Digital technology applied to save endangered culture

By Wu Jin
0 Comment(s)Print E-mail, September 26, 2014
Adjust font size:

Zhang Xu (R 1), a professor from the Beijing Association of Dongba Culture and Arts (ADCA) visits two shamans, He Zhiben (L 1) and Xi Shanghong, to film their chanting of preserved manuscripts copied from the British Museum. [courtesy of ADCA] 


"Those were the stories I had heard only sporadically in conversation with others," one of the shamans said. He could have not imagined that he was able to prove its authenticity in his life time.

"The text behind the pictures of the Naxi manuscripts is very interesting. It is like a detective story, but you can't figure it out by yourself, you have to have the locals who know the texts in their heads," said Michael Oppitz, former director of the Museum of Ethnography at Zurich University, who proposed "A United Pool of Naxi Manuscripts" in 1999.

In his speech in the symposium, Oppitz emphasized, "Naxi pictographic writing has a fixed place in the history of writing systems for its ingenuity and extraordinary beauty. Just for that, saving this particular cultural heritage is very worthwhile."

With audio and video technologies, the Beijing ADCA filmed the whole process of the two respectful shamans deciphering the manuscripts that Zhang brought back from Britain.

But experts hope that more digital technologies would be applied to the preservation of endangered cultures to counteract the dominant erosion of sprawling modernity.

Interestingly, while it pushes aside and transforms ancient cultural heritage on the one hand, modernism can also play a supportive role in preserving dying traditions. Mobile apps, widget technology and Android systems -- the most avant-garde IT technologies -- will be applied to break into Dongba Culture. Manuscripts and rituals can be posted, downloaded and transmitted between mobile devices. A digital academic platform will also be built for scholars of Dongba Culture all around the world.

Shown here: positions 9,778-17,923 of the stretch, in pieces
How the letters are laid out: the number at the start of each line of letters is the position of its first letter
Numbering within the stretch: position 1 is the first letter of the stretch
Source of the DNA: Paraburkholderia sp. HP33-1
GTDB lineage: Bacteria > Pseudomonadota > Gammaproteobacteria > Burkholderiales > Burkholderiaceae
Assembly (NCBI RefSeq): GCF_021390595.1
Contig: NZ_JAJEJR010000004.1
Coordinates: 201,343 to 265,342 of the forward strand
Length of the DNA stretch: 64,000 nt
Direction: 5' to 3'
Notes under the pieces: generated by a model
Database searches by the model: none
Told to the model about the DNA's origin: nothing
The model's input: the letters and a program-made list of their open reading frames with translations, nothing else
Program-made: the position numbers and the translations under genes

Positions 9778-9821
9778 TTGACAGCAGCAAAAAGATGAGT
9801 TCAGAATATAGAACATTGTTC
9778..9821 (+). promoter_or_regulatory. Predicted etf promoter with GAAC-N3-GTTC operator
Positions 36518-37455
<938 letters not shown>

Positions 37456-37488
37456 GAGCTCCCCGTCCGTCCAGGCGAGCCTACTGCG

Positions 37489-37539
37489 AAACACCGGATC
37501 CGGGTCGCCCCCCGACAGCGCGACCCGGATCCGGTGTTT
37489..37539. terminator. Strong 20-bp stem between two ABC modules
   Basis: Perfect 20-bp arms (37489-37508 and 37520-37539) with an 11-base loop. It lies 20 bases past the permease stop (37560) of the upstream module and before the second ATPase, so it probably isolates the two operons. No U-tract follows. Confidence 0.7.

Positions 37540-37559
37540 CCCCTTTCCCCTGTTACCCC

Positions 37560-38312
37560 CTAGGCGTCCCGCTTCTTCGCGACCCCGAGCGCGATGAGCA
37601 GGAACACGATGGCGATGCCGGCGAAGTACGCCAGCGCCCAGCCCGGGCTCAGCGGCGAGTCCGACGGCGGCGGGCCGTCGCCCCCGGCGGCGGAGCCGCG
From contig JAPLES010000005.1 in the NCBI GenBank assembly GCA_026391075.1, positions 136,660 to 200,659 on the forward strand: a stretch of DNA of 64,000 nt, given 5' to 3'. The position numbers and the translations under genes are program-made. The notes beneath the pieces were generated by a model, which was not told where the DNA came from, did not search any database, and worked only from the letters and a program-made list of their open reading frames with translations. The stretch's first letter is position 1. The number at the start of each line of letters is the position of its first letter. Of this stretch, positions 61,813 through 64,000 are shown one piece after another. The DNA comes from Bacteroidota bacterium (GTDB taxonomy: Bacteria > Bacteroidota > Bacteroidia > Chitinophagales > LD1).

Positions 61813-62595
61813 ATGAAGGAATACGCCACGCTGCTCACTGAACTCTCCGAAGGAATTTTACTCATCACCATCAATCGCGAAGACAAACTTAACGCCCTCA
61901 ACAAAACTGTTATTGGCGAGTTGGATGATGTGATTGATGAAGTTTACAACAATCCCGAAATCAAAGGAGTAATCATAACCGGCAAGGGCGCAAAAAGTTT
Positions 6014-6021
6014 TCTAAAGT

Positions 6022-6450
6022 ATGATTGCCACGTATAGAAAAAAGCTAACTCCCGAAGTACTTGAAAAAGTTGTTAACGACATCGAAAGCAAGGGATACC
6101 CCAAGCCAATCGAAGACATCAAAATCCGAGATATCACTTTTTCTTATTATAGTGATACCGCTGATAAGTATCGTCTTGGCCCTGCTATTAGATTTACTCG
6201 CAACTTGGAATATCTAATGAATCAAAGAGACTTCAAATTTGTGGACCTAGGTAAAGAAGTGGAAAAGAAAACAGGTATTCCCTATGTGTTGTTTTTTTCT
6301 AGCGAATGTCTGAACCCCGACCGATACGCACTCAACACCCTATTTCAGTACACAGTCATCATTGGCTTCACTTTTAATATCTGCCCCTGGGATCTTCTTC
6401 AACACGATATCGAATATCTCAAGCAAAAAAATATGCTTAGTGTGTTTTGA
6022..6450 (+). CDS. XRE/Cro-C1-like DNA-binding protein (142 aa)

The projects are huge and will involve overseas museums, Naxi locals, scholars, tech groups and aficionados. Amazed at the magnificent digital preservation mission, the United Nations Educational Scientific and Cultural Organization (UNESCO) will appeal for the digitalized preservation of the culture.

"When you cannot stop (commercialism), all one can do is to save what is there. They [the manuscripts] have to be digitalized, brought together and be everywhere people can use them, especially the Naxi themselves," said Oppitz.

Follow on Twitter and Facebook to join the conversation.
   Previous   1   2   3   Next  

Print E-mail Bookmark and Share

Go to Forum >>0 Comment(s)

No comments.

Add your comments...

  • User Name Required
  • Your Comment
  • Enter the words you see:   
    Racist, abusive and off-topic comments may be removed by the moderator.
Send your storiesGet more from